Friday, March 25, 2011

The Moviegoer: Certified Copy

Spoiler Alert

During my Spring Break movie marathon, I was intrigued by the trailer for the 2010 French film, Certified Copy, which was playing in Chicago. I found the film beautifully acted by Juliet Binoche and British opera singer William Shimell in his film debut. Like Before Sunrise and Before Sunset, the film concentrates on the dialogue of two characters as they flirt and get to know each other, talking of art and relationships.

According to the description, the film is about a British author who spends a day with a French woman in Tuscany. About a third into the film, the two stop for coffee and while the man takes a cellphone call outside, the woman and the barkeep discuss the French woman's husband. Coming from out of nowhere, the couple begin what appears to be role-playing a fantasy relationship. By the end of the film, many in the audience were shaking their heads, wondering whether the two were (1) crazy, (2) spontaneous role-players caught up in a fantasy, or (3) something else.

I think something else.

We are never told what the relationship between the two actually is. She first appears at a lecture he is giving. As he speaks, she leaves her son, who objects to being there, and moves to the  front where a reserved seat sits empty. The man beside her is the author's friend. He registers no surprise when she sits, nor does he seem confused when she leaves her phone number for the author. (I assumed he knew her.)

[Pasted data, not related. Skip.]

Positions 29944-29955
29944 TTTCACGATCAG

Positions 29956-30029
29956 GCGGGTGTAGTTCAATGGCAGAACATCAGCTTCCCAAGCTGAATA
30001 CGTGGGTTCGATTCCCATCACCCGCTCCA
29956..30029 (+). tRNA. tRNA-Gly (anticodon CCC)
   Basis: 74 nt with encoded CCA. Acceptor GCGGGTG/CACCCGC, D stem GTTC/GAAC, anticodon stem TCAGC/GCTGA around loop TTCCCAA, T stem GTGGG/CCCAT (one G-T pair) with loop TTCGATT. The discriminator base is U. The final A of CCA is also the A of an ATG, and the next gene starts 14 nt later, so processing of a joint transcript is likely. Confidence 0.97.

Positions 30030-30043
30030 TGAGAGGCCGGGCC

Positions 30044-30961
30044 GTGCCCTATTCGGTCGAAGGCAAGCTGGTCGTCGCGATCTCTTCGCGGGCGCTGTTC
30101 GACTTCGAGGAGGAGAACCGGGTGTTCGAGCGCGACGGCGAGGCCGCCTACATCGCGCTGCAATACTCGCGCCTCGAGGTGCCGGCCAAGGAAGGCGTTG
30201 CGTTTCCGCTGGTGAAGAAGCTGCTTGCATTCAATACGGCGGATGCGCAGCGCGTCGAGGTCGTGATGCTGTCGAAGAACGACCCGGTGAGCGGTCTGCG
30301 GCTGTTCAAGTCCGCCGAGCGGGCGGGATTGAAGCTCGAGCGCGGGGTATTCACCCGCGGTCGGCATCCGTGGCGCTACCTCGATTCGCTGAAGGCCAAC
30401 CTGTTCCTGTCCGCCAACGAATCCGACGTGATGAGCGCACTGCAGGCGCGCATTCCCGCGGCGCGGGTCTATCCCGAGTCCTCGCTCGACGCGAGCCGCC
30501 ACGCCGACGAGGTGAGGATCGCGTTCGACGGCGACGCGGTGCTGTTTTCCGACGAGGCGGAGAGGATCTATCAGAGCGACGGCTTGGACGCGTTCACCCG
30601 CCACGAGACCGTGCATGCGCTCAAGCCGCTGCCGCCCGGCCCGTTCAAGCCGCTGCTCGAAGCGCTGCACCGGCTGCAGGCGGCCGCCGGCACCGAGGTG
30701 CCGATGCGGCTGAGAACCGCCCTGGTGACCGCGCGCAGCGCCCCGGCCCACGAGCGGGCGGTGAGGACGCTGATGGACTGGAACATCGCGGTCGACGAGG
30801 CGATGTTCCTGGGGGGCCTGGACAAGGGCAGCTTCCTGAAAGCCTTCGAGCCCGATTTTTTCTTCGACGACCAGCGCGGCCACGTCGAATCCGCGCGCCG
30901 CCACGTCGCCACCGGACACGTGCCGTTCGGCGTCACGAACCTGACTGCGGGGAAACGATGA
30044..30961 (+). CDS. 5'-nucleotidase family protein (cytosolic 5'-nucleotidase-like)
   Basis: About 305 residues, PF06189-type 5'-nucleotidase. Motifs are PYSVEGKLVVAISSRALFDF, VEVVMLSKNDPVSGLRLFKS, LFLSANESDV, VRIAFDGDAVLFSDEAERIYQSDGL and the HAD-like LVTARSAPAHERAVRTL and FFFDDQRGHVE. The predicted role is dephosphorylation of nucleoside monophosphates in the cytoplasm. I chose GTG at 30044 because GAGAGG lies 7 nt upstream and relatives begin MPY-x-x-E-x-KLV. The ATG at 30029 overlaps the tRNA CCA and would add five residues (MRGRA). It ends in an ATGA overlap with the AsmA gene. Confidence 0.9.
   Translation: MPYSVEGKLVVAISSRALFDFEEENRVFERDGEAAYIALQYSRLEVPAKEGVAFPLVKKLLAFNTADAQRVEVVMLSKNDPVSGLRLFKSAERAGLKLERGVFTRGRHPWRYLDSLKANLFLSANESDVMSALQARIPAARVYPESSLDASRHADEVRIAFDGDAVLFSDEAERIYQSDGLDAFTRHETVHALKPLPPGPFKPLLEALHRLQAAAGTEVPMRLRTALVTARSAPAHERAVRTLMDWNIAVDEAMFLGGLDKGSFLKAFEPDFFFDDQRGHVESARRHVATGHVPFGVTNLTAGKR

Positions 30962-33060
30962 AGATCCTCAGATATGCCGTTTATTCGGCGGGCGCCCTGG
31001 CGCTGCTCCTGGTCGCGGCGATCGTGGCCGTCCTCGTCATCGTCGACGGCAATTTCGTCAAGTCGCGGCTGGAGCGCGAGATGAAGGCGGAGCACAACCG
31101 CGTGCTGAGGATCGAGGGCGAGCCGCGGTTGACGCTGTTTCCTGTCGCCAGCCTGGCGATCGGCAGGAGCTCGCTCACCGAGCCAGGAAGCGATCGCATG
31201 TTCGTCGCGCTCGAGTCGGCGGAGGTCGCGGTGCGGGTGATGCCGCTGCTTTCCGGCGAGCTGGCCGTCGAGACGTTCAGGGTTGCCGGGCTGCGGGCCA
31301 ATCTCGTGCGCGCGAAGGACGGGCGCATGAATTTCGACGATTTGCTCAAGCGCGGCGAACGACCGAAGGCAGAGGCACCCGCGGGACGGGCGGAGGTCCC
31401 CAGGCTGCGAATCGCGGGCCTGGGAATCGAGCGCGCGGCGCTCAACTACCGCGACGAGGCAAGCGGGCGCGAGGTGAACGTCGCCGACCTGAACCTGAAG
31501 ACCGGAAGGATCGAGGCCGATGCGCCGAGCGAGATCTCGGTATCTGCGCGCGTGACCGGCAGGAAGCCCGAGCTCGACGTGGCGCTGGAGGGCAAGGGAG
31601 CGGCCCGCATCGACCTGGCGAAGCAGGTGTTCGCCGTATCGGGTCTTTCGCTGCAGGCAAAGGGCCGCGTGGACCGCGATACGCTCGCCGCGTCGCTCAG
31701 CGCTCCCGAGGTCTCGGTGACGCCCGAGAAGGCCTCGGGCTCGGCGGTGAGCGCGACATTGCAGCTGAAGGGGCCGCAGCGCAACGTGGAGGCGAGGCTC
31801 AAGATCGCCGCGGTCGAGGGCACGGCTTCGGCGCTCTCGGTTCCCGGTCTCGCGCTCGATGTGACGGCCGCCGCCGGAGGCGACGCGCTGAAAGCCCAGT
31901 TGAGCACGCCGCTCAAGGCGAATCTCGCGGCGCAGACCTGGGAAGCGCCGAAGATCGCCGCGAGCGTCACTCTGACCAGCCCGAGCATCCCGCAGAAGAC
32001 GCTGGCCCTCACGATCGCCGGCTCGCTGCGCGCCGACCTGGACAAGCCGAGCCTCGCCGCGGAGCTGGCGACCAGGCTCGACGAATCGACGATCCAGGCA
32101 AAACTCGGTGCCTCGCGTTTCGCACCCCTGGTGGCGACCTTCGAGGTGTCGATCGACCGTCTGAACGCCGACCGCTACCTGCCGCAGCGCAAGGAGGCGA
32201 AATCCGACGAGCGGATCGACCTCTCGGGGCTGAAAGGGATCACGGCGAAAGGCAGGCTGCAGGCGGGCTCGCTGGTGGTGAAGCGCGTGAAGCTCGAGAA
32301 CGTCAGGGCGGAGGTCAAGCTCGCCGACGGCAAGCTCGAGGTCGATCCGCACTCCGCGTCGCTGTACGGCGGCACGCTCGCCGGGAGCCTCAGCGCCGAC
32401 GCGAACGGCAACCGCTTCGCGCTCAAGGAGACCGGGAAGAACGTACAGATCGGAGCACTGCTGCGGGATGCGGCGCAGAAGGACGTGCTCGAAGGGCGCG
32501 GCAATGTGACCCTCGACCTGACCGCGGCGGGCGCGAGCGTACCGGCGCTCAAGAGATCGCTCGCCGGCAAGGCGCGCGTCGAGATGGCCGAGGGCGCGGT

Later as the two go for a ride in Tuscany, they stop for the coffee. She allows the woman barkeep to assume they are married. He jokes about them being a couple. He tells a story about why he wrote his book about a copy by saying that he had watched a mother and her son sitting under a copy of David in Florence (where he says at one point he lived). She tears up and says that she was sick. He reacts but never says it was her.

Later the two of them come across newly weds and a public statue of a woman resting her head on a man (who is protecting her?) A man they meet tells the author what a woman really wants is for the man to put his hand on her shoulder and walk with her. The author does just that.

After an argument over cheap wine and poor service, the two end up at a hotel that the woman says had been the hotel they had stayed in 15 years earlier on their wedding night. She asks him if he remembers it. He says no, but at the end we are left to wonder.

If the couple is a couple, which part is the fantasy? I believe the vagueness of the first part is the fantasy. She complains during the film about him spending too much time concentrating on his work, and although she says he only speaks English, the two converse in French during the last part of the film. When talking about marriage with the barkeep, the barkeep says the author would be a perfect husband if he shaved. The French woman says that he only shaves every other day. Later she complains to him that he hasn't shaved and he says that one of his quirks is that he only shaves every other day. Since he had not heard her say that  earlier, is that a clue that their relationship is really more complex than just a fantasy game?

If you like a romantic mystery, you should enjoy the film. Have other  thoughts regarding the film? I'd welcome other perspectives.

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